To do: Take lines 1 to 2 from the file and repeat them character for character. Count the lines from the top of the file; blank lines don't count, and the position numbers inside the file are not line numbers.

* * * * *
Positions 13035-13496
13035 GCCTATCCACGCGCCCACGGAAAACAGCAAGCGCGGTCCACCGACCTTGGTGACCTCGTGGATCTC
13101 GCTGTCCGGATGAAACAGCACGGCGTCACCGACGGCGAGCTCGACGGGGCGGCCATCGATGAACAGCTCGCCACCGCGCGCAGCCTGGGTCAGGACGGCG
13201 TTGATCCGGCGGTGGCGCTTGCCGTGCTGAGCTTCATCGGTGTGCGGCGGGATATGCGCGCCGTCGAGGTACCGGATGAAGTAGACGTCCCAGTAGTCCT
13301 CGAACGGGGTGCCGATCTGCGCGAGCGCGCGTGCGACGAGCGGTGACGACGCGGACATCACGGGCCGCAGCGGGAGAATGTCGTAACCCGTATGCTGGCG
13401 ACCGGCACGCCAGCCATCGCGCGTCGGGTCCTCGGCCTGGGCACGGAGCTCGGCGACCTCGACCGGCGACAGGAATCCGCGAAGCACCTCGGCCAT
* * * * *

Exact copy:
Positions 13035-13496
13035 GCCTATCCACGCGCCCACGGAAAACAGCAAGCGCGGTCCACCGACCTTGGTGACCTCGTGGATCTC